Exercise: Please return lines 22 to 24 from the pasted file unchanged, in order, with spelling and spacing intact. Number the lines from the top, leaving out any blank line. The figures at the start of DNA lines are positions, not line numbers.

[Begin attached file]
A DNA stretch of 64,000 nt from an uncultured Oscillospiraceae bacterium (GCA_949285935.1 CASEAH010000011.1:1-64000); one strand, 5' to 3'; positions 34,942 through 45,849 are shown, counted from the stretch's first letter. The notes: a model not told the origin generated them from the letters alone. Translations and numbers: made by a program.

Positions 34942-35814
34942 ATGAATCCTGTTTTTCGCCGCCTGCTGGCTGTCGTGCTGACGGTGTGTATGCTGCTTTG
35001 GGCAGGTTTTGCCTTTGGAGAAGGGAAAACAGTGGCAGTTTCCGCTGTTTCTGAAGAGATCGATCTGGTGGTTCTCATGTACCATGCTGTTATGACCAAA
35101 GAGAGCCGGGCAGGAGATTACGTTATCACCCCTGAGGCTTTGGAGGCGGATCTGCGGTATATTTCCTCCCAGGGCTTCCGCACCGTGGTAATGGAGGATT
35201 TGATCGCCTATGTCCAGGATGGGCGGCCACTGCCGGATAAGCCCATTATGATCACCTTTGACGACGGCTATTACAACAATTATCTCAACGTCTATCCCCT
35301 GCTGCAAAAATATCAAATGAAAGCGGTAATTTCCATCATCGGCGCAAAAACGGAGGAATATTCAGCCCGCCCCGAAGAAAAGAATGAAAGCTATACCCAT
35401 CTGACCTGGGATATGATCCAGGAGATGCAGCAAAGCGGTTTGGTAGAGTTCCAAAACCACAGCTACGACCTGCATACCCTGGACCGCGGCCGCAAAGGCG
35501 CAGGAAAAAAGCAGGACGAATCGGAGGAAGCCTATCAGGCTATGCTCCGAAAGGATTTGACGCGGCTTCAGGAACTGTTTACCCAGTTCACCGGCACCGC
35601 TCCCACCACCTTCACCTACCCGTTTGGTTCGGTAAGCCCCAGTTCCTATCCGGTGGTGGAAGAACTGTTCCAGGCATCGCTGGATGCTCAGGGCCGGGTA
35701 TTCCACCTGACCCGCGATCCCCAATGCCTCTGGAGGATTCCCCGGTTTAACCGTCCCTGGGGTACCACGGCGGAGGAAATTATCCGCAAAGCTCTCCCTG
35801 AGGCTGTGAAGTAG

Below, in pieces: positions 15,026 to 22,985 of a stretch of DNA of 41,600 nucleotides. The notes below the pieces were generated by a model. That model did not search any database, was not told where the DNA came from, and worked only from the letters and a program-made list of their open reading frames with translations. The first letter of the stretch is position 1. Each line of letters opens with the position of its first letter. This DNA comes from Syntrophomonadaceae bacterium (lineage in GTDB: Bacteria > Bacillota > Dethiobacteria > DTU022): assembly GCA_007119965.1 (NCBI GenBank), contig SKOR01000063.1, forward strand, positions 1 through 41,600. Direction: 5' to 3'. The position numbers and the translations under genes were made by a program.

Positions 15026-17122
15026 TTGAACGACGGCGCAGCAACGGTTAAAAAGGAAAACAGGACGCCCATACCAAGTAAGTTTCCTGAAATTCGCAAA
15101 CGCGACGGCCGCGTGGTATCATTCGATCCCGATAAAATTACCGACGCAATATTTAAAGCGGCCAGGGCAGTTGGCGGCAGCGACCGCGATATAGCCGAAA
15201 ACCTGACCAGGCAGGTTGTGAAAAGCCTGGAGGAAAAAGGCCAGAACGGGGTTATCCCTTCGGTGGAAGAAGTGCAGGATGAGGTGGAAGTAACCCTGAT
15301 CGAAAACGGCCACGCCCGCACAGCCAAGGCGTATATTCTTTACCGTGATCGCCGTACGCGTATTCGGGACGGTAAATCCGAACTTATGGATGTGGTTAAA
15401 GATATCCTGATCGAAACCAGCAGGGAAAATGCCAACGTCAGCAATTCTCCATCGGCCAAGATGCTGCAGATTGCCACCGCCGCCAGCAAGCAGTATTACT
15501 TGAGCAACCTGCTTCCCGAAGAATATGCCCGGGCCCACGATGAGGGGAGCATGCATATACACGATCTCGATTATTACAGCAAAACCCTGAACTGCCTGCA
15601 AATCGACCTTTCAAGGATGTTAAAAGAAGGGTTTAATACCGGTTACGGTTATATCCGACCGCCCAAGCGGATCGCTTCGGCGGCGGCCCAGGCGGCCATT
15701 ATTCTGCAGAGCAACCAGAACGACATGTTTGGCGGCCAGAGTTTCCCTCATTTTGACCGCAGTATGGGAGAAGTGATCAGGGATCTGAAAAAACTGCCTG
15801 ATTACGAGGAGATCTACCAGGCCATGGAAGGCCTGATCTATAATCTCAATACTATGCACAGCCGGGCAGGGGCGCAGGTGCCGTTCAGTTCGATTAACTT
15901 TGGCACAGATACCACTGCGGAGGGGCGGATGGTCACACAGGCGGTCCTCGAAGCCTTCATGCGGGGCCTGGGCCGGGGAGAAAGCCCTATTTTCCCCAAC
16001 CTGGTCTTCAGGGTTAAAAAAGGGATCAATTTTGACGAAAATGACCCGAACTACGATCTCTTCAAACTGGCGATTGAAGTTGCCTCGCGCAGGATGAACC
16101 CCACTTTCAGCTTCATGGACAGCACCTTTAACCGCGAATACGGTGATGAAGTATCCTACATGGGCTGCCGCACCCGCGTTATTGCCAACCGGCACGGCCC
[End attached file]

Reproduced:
15701 ATTCTGCAGAGCAACCAGAACGACATGTTTGGCGGCCAGAGTTTCCCTCATTTTGACCGCAGTATGGGAGAAGTGATCAGGGATCTGAAAAAACTGCCTG
15801 ATTACGAGGAGATCTACCAGGCCATGGAAGGCCTGATCTATAATCTCAATACTATGCACAGCCGGGCAGGGGCGCAGGTGCCGTTCAGTTCGATTAACTT
15901 TGGCACAGATACCACTGCGGAGGGGCGGATGGTCACACAGGCGGTCCTCGAAGCCTTCATGCGGGGCCTGGGCCGGGGAGAAAGCCCTATTTTCCCCAAC